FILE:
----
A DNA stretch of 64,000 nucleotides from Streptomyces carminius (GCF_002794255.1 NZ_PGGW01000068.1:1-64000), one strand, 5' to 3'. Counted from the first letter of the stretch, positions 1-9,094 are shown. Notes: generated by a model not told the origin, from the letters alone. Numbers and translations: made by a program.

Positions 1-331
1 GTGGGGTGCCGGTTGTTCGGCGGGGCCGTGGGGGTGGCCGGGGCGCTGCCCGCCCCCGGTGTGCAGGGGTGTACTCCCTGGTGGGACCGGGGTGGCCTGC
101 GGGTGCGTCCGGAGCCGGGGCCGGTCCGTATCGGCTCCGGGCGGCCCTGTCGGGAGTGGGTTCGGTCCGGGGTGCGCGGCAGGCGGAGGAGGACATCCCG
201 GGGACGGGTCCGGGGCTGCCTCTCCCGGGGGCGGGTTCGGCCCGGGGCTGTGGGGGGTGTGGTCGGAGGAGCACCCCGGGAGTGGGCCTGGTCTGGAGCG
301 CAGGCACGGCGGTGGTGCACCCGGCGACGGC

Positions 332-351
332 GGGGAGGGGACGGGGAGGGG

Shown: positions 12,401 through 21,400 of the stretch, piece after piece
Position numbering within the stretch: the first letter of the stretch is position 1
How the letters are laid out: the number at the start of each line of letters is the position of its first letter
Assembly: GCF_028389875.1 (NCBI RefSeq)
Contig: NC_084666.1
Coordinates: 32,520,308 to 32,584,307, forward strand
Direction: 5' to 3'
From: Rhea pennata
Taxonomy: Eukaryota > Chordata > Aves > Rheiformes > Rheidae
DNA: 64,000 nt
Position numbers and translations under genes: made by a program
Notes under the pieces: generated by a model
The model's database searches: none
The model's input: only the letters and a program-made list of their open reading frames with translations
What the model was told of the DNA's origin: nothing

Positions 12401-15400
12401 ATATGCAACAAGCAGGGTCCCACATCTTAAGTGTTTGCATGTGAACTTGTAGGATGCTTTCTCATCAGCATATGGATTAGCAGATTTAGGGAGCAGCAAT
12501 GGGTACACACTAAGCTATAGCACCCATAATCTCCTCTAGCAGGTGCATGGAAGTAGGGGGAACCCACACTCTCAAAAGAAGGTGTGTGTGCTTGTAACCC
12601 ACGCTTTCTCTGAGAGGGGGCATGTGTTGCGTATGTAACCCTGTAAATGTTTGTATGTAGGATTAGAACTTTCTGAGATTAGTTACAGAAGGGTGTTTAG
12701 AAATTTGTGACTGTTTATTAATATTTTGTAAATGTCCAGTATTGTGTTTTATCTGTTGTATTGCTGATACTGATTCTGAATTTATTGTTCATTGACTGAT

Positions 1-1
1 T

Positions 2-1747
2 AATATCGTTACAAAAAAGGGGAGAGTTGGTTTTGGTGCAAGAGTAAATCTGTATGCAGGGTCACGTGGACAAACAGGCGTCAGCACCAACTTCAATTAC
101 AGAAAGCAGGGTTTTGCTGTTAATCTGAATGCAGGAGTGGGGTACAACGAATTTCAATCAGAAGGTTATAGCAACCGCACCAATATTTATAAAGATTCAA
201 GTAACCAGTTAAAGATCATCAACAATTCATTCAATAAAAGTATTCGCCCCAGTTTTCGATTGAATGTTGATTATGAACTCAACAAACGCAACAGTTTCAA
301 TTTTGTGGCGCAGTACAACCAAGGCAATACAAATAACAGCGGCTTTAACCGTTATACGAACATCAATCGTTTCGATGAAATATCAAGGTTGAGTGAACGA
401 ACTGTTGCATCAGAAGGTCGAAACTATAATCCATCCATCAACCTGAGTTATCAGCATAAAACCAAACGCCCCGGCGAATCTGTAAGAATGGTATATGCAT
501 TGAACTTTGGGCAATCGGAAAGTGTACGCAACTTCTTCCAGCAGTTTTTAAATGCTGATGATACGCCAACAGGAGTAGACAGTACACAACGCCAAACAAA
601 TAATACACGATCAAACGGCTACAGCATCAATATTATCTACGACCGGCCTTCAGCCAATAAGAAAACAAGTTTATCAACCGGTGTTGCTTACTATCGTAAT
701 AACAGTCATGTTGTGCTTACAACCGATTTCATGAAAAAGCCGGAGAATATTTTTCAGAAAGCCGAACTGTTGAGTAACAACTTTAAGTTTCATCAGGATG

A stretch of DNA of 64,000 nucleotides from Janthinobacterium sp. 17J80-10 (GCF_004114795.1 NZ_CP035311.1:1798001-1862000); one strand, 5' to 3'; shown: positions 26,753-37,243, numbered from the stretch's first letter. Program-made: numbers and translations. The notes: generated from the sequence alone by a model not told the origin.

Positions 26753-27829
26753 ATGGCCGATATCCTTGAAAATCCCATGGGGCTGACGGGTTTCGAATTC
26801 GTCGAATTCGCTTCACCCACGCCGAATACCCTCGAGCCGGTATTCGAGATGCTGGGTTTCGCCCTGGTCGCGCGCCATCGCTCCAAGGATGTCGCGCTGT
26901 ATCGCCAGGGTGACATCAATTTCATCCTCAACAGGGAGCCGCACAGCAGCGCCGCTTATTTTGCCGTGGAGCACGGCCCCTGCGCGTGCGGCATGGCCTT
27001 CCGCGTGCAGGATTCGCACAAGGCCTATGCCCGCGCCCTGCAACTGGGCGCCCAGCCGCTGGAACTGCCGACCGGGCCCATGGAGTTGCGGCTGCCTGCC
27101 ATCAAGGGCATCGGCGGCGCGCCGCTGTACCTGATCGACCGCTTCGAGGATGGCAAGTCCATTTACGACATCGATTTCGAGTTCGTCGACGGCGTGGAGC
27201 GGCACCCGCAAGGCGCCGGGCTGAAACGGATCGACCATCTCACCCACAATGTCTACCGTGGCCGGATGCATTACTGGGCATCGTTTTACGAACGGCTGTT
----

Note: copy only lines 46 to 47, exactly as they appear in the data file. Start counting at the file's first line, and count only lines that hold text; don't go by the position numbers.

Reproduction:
27101 ATCAAGGGCATCGGCGGCGCGCCGCTGTACCTGATCGACCGCTTCGAGGATGGCAAGTCCATTTACGACATCGATTTCGAGTTCGTCGACGGCGTGGAGC
27201 GGCACCCGCAAGGCGCCGGGCTGAAACGGATCGACCATCTCACCCACAATGTCTACCGTGGCCGGATGCATTACTGGGCATCGTTTTACGAACGGCTGTT